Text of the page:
In March, South Africa stood at the precipice of its first wave of Covid-19 infections. Rapidly rising cases threatened to overwhelm the health system; in response, President Cyril Ramaphosa issued a national shelter-in-place order. The month-long lockdown confined all South Africans, except essential workers, to their homes.
‘While this measure will have a considerable impact on people’s livelihoods, on the life of our society and our economy,’ Ramaphosa warned at the time, ‘the human cost of delaying this action would be far, far greater.’ He was right – but the worst of the damage incurred by the South African economy will not be mirrored equally by countries the world over.
Equity in the Time of Scarcity
When the World Health Organisation (WHO) declared the H1N1 flu a pandemic in 2009, wealthy countries producing jabs refused to export them until firms met domestic needs. To promote fairer distribution during Covid-19, the WHO proposed initial vaccine doses be allocated to ensure every nation could inoculate 20 percent of those most at risk. Doing this, the WHO argued, would prevent deaths, but also reduce the already unequal social and economic consequences of the pandemic.
The United States, the United Kingdom, and the European Union could achieve the WHO’s initial target more than 20 times over, a September analysis by Oxfam senior policy advisor Mohga Kamal-Yanni shows. According to global civil society consortium the People’s Vaccine Alliance, Canada alone could vaccinate every one of its citizens five times if all the experimental jabs it pre-bought are successful.
While not all of the almost six dozen Covid-19 vaccines currently in human trials will be proven effective, the Alliance also states that rich nations representing just 14 percent of the world’s population have bought up half of the most promising vaccines so far.
And they may have the option to buy even more, South African Health Minister Zweli Mkhize says.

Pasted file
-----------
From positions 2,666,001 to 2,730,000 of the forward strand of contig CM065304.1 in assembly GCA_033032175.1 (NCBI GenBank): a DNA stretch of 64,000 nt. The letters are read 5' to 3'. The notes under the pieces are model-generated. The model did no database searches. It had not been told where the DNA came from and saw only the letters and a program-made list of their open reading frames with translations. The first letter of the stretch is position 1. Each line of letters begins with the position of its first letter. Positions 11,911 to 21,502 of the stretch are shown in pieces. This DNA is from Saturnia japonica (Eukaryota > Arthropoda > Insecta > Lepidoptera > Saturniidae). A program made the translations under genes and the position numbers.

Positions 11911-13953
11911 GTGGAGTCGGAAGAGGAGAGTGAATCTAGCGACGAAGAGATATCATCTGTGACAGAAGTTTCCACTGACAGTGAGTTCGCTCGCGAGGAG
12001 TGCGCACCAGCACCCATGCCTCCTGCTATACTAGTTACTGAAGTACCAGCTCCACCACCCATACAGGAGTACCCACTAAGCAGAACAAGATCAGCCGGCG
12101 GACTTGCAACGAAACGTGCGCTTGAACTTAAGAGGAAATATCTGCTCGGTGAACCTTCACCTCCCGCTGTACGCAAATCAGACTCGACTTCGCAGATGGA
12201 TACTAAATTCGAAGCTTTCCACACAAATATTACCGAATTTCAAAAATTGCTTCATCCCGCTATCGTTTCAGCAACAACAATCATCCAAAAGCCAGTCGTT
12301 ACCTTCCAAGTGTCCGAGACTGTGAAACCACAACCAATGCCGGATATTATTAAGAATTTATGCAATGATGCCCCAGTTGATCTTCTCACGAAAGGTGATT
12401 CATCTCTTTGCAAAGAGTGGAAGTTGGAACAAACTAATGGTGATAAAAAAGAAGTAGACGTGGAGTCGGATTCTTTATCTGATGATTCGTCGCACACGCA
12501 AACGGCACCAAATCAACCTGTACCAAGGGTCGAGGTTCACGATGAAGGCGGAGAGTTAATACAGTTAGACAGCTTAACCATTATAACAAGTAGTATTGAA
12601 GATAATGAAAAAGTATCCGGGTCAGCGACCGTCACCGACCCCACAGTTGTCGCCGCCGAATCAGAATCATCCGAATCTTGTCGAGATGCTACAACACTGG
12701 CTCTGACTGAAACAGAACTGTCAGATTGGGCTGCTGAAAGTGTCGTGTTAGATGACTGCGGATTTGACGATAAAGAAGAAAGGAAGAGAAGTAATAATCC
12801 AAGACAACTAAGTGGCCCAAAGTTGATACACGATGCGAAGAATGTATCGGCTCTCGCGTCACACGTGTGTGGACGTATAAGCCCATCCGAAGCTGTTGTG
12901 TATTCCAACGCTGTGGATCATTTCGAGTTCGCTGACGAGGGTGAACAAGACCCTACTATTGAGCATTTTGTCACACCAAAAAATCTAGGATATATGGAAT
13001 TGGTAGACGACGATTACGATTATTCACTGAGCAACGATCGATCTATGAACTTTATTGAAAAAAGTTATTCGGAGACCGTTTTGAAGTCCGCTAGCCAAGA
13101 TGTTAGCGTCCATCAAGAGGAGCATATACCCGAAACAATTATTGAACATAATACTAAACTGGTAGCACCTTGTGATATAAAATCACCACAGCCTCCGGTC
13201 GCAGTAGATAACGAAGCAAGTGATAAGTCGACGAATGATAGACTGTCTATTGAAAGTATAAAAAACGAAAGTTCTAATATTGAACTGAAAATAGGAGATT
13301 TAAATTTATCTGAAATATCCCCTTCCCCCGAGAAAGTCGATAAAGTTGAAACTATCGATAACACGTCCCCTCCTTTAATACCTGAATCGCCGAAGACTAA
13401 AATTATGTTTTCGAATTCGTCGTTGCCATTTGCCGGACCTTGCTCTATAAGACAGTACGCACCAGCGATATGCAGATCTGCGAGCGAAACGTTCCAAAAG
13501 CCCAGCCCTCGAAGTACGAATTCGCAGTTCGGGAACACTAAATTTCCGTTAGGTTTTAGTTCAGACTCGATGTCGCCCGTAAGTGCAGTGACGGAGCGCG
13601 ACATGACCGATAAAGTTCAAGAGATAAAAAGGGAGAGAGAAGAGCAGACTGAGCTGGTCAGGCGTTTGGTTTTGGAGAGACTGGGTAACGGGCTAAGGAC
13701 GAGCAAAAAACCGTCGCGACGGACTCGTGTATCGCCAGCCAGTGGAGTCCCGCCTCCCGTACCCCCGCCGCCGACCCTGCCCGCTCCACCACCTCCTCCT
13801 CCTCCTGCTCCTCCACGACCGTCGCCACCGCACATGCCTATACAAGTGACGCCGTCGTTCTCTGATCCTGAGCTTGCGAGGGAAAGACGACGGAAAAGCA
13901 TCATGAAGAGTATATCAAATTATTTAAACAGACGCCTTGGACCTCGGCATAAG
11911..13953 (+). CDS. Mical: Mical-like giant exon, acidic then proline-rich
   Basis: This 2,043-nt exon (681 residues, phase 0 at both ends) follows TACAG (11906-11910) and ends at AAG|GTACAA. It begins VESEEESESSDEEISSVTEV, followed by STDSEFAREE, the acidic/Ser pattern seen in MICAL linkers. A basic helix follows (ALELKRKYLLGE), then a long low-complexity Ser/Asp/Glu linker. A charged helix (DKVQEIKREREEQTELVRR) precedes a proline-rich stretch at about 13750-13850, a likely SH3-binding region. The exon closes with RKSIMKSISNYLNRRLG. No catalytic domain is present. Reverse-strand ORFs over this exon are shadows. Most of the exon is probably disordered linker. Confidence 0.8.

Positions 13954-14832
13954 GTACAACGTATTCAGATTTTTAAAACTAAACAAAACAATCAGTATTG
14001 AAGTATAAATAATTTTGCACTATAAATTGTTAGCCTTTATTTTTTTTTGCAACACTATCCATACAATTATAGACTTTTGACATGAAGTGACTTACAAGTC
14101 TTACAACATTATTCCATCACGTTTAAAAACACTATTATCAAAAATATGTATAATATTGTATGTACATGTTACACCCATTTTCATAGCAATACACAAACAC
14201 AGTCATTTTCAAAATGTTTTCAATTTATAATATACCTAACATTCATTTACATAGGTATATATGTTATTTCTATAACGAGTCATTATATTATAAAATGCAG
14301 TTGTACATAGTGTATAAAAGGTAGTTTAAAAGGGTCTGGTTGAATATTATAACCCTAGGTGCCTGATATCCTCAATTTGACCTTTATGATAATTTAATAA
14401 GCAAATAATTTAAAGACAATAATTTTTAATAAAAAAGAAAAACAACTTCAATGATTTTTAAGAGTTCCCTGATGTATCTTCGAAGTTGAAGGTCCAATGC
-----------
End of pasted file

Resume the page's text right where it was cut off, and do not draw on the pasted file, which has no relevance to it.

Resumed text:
‘Some countries have opened up to us about the number of the vaccines they have bought, and indicated that they have options of buying additional stock,’ Mkhize explains. ‘There’s no justification for the well-resourced countries to hoard. […] They have to consider releasing that stock.’
South Africa has not secured any bilateral deals for Covid-19 vaccines, as of early January 2021. If it cannot muster an agreement, it will have to rely on an initiative called Covax for doses, like most Global South nations.
Led by the public-private vaccine partnership Gavi, Covax pools nations’ purchasing power to secure a minimum number of affordable jabs for participating countries. The world’s poorest nations will receive partially subsidised vaccines, while upper-middle income countries—such as South Africa—must self-finance.
The UK, the EU, and Canada have all pledged to financially support Covax – which senior economist at global policy thinktank RAND Europe Marco Hafner says is ironic, given that their bilateral deals arguably undermine Covax’s efforts toward vaccine equity.
A Chance to Share
There is an alternative. In October, India and South Africa submitted a proposal to the World Trade Organisation (WTO) that would waive some intellectual property rights on Covid-19 medical commodities for the pandemic’s duration, enabling those in the Global South to use existing provisions without incurring retaliatory pressure from pharmaceutical companies.
Allowances like this for public health emergencies are already permitted within international trade law, but remain difficult to use in practice for many emerging nations, explains Fatima Hassan, founder of South Africa’s Health Justice Initiative. The US threatened to use these same flexibilities in 2001 to override patent protection and procure affordable medicine to treat anthrax attack victims – but US trade officials have looked less favourably on other nations doing the same.